Most likely your next step would be to call your favorite fisheries professional discuss your day and schedule an electrofishing survey. Weeks later during the survey your fears are confirmed and there really are way to many crappie, green sunfish, and largemouth bass in the lake. Also, you find that your entire forage fish population is based on larger gizzard shad. Just when you think it could not get any worse you notice a few small black catfish that turn out to be mudcat. At this point you know and the fisheries biologist knows this is bad. After the survey the biologist tells you about the different fish species and what they all mean to the fishery. He then says the words you fear most " You should start over". Basically the biologist is telling you that the lake has many fish species which make achieving your goal difficult. Combined they make it nearly impossible. You may with time, tons of effort, and a large budget make small improvements but the only way to reach your goal is to start over.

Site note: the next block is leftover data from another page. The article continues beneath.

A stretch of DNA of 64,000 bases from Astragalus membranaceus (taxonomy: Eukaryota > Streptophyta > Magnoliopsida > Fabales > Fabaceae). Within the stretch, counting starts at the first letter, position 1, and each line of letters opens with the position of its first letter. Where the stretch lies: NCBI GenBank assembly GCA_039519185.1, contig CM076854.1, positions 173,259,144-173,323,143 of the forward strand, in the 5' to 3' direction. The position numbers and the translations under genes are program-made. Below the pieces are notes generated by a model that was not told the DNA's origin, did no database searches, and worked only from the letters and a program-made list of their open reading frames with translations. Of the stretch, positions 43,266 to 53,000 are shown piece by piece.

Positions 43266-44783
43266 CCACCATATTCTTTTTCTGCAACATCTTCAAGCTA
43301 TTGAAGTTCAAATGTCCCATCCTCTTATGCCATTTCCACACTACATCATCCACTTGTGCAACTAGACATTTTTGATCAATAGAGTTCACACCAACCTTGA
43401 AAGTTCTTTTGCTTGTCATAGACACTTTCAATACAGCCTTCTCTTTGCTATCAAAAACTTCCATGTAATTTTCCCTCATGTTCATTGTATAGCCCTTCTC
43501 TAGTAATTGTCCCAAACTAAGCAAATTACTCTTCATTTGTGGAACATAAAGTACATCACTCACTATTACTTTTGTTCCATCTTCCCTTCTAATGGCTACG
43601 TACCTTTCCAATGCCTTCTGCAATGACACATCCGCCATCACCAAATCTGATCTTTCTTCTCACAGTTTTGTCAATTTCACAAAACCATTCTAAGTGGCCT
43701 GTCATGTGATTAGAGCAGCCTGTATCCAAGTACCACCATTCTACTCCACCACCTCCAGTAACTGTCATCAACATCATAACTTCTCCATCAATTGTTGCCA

Considering the facts that rotenone restricts cellular ability to absorb oxygen and dissolved oxygen is lowest in warm water it is most often recommended to apply the chemical during hot summer days. Many fish species will have lower oxygen tolerances and therefore a slightly higher tolerance to rotenone concentrations. Rotenone is applied by mixing the chemical with water and distributing it at multiple depths to cover the entire water body evenly. The amount of rotenone to be used is based on the acre-ft of water currently in the lake. Many times lake owners will pump water levels down to save on time to apply and chemical needed. Depending on the concentration of rotenone used fish can be restocked into the water body within 4-6 weeks and you can get back to achieving your goals with a fresh start.
Steven Bardin M.S.